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Tom Bolyn Tom Bolyn was Scotchman born, His shoes wore out and his stockings were torn The calf of his leg come down to his shin. "I'm a bell of a fellow," says Tom Bolyn. Tom Bolyn had no boots to wear, He bought him a goatskin to make him a pair, The woolly side out and the skinny side in, "Cool in the summer," says Tom Bolyn. Tom Bolyn bought him an old gray mare, Her sides was sore, her feets was bare; Away he went through thick and thin. "I'm going a-courting," says Tom Bolyn. He rode over to a Dutchman's hall, There he got down amongst them all; "Come in, come in, I bid you come in," "I've come here a-courting," says Tom Bolyn. "Come in, come in, you welcome guest, Take which of my daughters that you like best." "I'll take one for love and the other for kin, I'll marry them both," says Tom Bolyn. After the wedding we must have a dinner; They had nothing to eat that was fit for a sinner, Neither fish, flesh, food, nor no such a thing_ "It's a hell of a dinner," said Tom Bolyn. And after the dinner, we must have a bed; The floor it was swept and the straw it was spread; The blankets was short and besides very thin, "Stick close to my back," said Tom Bolyn. But his wife's mother said the very next day, "You will have to get another place to stay. I can't lie awake and hear you snore; You can't stay in my house any more." Tom Bolyn got into a hollow tree, And very contented seemed to be; The wind did blow and the rain beat in. "This is better than no house," said Tom Bolyn. Tom Bolyn, his wife and wife's mother, They all went over the bridge together, The bridge it broke, they all went in, "First to the bottom," said Tom Bolyn. See also JOHNBOLYN From Our Singing Country, Lomax . Collected from Eliza Pace, KY 1937 RG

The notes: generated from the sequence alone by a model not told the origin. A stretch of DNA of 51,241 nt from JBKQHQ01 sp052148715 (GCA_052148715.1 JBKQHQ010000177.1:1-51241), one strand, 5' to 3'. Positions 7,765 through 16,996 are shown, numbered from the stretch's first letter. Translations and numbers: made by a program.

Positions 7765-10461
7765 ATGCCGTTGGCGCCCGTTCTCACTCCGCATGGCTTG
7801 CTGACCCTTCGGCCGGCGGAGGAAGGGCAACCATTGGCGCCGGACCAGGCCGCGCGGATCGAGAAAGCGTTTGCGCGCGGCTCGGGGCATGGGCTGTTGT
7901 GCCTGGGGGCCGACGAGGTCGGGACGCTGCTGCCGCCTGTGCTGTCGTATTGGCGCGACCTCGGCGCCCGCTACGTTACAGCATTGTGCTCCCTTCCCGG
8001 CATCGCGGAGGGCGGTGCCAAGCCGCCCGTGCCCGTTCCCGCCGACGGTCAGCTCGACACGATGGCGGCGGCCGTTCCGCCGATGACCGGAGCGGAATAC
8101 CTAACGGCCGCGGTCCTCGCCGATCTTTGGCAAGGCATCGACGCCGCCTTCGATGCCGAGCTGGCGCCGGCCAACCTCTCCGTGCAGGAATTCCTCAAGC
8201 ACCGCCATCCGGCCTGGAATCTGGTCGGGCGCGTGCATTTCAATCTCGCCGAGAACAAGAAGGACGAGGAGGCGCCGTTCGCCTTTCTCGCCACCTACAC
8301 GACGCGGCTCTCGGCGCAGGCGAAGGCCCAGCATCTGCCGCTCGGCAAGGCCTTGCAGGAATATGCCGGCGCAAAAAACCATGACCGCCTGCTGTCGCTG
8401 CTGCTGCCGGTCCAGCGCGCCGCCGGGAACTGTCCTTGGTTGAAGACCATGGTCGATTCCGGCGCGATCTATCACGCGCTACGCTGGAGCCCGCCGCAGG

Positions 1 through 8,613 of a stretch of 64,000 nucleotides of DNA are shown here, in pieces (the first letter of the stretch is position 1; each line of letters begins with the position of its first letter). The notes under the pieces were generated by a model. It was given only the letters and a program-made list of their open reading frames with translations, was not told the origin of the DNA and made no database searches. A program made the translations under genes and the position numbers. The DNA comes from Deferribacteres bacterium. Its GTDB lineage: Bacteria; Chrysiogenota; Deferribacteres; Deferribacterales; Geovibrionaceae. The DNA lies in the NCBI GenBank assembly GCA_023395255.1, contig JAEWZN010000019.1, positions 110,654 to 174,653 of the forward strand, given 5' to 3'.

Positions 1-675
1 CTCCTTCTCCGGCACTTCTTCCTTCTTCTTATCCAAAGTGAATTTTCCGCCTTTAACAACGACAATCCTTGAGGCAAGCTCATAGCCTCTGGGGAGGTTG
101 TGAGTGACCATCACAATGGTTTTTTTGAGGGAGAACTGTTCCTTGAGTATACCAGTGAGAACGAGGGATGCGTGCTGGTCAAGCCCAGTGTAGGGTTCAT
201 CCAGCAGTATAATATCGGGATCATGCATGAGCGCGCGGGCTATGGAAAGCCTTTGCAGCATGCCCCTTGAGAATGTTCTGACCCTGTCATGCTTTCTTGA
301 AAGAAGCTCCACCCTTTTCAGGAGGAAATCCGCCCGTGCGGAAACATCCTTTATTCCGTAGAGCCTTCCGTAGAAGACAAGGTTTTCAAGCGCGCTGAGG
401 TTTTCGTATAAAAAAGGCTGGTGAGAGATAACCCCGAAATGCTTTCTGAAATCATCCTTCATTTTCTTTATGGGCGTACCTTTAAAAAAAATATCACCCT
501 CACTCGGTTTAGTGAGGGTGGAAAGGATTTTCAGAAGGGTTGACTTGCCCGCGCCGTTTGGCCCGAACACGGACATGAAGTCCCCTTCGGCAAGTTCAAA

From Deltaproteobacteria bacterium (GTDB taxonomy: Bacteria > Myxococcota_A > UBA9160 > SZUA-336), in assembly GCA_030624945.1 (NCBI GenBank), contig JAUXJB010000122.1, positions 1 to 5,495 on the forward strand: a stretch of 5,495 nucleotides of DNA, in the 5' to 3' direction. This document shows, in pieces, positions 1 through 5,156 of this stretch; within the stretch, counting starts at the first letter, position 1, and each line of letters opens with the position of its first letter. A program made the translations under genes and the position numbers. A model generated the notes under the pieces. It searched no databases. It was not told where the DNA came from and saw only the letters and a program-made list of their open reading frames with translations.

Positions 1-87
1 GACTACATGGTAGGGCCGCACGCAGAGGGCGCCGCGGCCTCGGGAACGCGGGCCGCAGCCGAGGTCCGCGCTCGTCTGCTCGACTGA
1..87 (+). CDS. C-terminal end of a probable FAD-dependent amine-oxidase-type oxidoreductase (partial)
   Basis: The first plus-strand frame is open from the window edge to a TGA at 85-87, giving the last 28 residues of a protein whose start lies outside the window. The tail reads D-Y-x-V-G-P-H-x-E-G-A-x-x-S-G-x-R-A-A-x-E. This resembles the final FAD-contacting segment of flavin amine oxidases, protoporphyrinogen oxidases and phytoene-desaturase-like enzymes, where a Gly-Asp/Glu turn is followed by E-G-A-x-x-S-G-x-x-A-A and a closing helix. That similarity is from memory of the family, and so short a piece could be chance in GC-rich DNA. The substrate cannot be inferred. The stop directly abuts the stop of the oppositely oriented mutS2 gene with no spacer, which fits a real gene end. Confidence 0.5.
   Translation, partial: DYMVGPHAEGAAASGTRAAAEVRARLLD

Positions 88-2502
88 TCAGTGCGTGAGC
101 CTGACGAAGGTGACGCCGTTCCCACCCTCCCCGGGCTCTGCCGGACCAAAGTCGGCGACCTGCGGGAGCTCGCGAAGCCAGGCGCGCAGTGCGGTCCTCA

Thanks to Mudcat for the Digital Tradition!